She was the daughter of famed feminist Mary Wollstonecraft, author of A Vindication of the Rights of Women. Though her mother died before Mary had the chance to know her, she was raised to think well of her beliefs and her writings. She was taught the political idealism of her father, William Godwin.

In one regard she followed very much in her mother’s footsteps – just as Wollstonecraft mothered an illegitimate child before marrying Mary’s father, Mary would embark on a romance at just 17 with a married Percy Shelley and bear several children before Percy’s wife died and they were themselves finally married.

Mary believed, as Percy did, in the concept of free love. Unfortunately, this played out rather differently for Percy than it did for her. While Percy had quite a few lovers, Mary could never bring herself to do much more than flirt with anyone but Percy. She was never as complacent about Percy’s free love practices as her convictions told her to be. She was painfully jealous when he seemed to favor another woman over her. And then of course there is the added consequence that only women have to deal with – several pregnancies, always very difficult, and ultimately resulting in the infant death of all but one of her children.

Her life was rife with tragedy. In addition to losing her mother and several children, Mary had to endure the suicide of her half-sister around the same time that Percy’s first wife also killed herself; the poverty of wandering through Europe in disgrace; estrangement from her father and the dislike of a stepmother who heavily favored her own children; much of what was probably undiagnosed depression; a terrifying miscarriage; the premature death of Percy by drowning; and health issues that eventually culminated in her death from a brain tumor at age 53.

Pretty bleak. So what sort of literature did this woman produce? Frankenstein was far from her only work, though it was her first novel and by far the most famous and memorable. None of her later novels contain the supernatural bent of the first, but all of them were written in the Romantic tradition. This refers not to our modern concept of romantic love, but to the literary and philosophical movement that believed in the supremacy of the chaotic natural word, stressing emotion over reason. Percy was a strong contributor to the movement, but Mary’s views differed from his in a few key ways. Unlike Romanticism’s praise of the individual, Mary believed that cooperation and sympathy were the only ways to reform society.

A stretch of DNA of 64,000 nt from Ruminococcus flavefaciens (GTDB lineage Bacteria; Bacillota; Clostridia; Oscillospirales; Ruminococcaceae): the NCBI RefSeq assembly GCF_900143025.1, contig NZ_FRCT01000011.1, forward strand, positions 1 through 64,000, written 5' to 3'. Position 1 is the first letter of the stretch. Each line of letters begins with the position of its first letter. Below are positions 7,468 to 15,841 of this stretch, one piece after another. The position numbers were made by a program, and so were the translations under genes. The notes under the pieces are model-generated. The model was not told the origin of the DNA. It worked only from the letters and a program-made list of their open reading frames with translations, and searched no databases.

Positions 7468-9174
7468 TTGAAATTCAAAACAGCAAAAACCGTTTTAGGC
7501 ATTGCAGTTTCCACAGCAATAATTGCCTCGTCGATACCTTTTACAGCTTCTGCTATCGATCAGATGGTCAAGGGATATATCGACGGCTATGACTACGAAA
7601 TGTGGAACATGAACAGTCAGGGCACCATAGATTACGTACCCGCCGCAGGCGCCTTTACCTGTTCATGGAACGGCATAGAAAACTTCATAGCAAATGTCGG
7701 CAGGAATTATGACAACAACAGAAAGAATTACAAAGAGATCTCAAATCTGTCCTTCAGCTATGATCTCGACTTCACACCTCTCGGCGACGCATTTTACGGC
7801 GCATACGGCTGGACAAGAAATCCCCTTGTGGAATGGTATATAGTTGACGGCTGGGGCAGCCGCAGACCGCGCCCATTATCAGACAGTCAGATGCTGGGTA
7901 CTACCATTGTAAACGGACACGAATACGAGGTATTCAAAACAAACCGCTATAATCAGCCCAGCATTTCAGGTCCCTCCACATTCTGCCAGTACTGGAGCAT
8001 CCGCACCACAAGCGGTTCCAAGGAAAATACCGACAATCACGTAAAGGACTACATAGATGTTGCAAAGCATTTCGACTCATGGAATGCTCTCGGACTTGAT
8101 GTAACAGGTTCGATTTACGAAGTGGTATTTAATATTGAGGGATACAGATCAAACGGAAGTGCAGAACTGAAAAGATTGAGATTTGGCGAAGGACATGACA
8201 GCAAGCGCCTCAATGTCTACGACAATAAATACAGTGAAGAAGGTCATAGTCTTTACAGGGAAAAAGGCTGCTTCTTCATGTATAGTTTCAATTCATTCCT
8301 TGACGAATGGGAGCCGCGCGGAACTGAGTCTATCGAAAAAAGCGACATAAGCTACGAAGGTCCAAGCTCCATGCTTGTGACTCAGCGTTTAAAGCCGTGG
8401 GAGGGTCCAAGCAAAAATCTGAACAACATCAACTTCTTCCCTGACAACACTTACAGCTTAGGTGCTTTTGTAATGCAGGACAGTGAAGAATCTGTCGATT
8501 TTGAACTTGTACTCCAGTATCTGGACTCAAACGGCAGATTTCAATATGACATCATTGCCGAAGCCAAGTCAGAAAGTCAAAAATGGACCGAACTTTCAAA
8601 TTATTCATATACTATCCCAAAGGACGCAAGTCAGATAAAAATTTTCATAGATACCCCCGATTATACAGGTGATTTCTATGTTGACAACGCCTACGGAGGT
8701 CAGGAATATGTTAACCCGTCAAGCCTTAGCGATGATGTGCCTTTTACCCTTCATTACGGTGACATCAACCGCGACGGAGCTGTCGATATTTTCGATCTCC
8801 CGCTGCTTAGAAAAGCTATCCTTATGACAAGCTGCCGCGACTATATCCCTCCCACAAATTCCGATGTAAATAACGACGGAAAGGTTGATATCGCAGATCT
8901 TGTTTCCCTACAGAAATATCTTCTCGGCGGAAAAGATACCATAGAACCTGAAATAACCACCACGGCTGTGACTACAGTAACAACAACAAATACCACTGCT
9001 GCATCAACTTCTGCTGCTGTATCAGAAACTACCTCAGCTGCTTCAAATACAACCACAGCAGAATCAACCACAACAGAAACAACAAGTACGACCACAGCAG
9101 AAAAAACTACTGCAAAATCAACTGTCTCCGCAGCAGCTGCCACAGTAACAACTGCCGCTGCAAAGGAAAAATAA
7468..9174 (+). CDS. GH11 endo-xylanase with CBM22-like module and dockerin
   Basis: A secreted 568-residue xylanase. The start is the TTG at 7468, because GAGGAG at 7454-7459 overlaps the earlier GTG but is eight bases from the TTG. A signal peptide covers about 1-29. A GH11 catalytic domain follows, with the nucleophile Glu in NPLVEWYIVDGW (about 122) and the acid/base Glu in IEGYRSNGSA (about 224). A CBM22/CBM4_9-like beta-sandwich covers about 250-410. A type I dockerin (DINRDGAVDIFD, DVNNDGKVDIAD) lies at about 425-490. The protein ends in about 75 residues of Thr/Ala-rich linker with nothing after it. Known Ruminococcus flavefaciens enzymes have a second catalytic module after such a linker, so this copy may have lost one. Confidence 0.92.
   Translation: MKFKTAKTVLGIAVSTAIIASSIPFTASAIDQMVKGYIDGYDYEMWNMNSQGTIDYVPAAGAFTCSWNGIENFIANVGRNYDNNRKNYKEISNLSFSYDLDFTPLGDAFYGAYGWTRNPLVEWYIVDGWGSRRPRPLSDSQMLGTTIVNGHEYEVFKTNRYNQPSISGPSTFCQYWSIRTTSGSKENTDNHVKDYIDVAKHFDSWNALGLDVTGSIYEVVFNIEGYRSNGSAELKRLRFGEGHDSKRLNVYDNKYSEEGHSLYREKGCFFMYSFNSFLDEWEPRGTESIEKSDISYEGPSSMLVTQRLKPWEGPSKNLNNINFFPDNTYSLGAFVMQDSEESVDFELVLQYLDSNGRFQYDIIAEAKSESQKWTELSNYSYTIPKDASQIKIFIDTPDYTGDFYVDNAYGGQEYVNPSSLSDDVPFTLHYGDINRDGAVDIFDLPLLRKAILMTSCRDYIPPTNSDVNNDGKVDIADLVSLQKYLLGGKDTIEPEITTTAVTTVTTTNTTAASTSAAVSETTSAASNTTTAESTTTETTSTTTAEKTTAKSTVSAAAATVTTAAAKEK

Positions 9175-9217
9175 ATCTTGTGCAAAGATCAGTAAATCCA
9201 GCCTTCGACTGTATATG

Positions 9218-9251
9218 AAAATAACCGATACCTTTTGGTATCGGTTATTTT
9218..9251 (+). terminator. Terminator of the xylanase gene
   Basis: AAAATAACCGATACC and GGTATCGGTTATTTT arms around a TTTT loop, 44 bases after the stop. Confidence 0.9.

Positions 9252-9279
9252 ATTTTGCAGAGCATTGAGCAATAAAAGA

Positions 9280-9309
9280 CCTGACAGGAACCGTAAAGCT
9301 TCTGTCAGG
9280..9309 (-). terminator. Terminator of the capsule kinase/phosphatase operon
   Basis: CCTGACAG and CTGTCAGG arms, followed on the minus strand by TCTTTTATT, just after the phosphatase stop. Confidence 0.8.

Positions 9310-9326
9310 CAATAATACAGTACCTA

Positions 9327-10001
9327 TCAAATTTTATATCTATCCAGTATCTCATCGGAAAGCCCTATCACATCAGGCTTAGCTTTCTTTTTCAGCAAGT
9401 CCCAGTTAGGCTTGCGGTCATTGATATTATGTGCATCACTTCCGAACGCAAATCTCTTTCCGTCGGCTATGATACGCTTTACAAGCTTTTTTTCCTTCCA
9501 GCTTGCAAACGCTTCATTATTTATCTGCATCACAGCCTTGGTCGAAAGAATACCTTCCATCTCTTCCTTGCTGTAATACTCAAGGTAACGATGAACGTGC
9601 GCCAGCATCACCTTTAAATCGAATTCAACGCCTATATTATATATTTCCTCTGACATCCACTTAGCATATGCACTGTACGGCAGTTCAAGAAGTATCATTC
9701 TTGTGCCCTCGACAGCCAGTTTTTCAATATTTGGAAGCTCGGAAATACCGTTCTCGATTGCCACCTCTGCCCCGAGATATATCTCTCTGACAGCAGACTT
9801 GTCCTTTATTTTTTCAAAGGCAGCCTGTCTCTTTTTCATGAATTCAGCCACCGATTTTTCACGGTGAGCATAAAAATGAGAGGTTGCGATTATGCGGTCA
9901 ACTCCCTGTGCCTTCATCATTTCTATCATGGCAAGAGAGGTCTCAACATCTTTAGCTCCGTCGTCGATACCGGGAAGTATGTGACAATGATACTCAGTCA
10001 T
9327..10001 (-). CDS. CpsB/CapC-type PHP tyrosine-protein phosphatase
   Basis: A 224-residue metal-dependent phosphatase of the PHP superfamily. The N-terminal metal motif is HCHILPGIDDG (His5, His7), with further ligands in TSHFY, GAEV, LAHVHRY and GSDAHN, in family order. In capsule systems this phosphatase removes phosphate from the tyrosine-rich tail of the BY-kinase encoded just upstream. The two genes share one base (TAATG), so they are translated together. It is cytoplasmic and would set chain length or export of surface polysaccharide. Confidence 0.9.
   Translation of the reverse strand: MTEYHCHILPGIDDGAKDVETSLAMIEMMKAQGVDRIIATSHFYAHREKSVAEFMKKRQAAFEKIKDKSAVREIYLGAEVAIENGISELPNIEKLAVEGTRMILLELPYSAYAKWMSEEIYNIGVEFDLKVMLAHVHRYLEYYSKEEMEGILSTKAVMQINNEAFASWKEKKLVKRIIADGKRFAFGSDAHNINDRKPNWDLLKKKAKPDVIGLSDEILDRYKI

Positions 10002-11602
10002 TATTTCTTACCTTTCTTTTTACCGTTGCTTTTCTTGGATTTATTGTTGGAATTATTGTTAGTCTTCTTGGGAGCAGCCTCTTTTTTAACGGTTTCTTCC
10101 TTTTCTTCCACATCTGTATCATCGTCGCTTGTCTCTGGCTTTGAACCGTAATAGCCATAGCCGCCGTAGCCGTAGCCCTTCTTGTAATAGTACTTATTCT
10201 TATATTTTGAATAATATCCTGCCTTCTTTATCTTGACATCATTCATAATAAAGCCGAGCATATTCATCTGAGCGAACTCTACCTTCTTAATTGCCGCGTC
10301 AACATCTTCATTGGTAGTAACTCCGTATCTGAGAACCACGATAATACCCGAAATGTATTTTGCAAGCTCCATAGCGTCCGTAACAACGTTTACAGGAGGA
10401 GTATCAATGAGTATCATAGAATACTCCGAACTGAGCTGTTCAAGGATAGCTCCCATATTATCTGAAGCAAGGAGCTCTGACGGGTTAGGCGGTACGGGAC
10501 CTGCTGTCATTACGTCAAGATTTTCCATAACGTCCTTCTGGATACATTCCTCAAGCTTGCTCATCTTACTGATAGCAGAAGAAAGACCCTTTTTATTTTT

Perhaps it was quite deliberate that Victor Frankenstein, the title hero/anti-hero of the novel, brings about his destruction by working solitary dark deeds and spurning connectedness with others. That would be one of many ways to approach this curious novel. If you’re only familiar with the pop culture perception of Frankenstein, chiefly influenced by the 1930s films, you’d be quite surprised to learn the original form of the story. It contains frame stories with frame stories, beginning in the Arctic with an explorer named Walton who encounters an ailing Frankenstein. He tells Walton his sad tale, which in turn contains the monster’s own accounting of his birth and miserable life. He’s far more articulate and eloquent than the grunting, fire-fearing beast of the films! The letters that form the frame of the narrative might seem peculiar to us, but they were quite typical of the time. In the early 19th century when Frankenstein was written, the concept of the novel was still a fairly recent invention, and writers often felt compelled to compose their stories in the form of letters or other apparently real-world frameworks, as if to lend more credibility.

But perhaps even more bewildering for readers seeking a great bastion of early science fiction, there is very little actual science. Frankenstein makes vague references to his studies and his eventual success in creating life, but it is never explained precisely how. Indeed, he balks at Walton’s request to explain in more detail, as such knowledge should best be kept buried. How convenient. But the truth is, Mary wasn’t setting out to provide a fully plausible tale of reanimating corpses. She was writing a ghost story, as the origin of Frankenstein indicates: she, Percy and a few other writer friends were looking to amuse themselves during a rainy stay at Lake Geneva, and they all decided to write scary stories. Mary’s was the one that endured.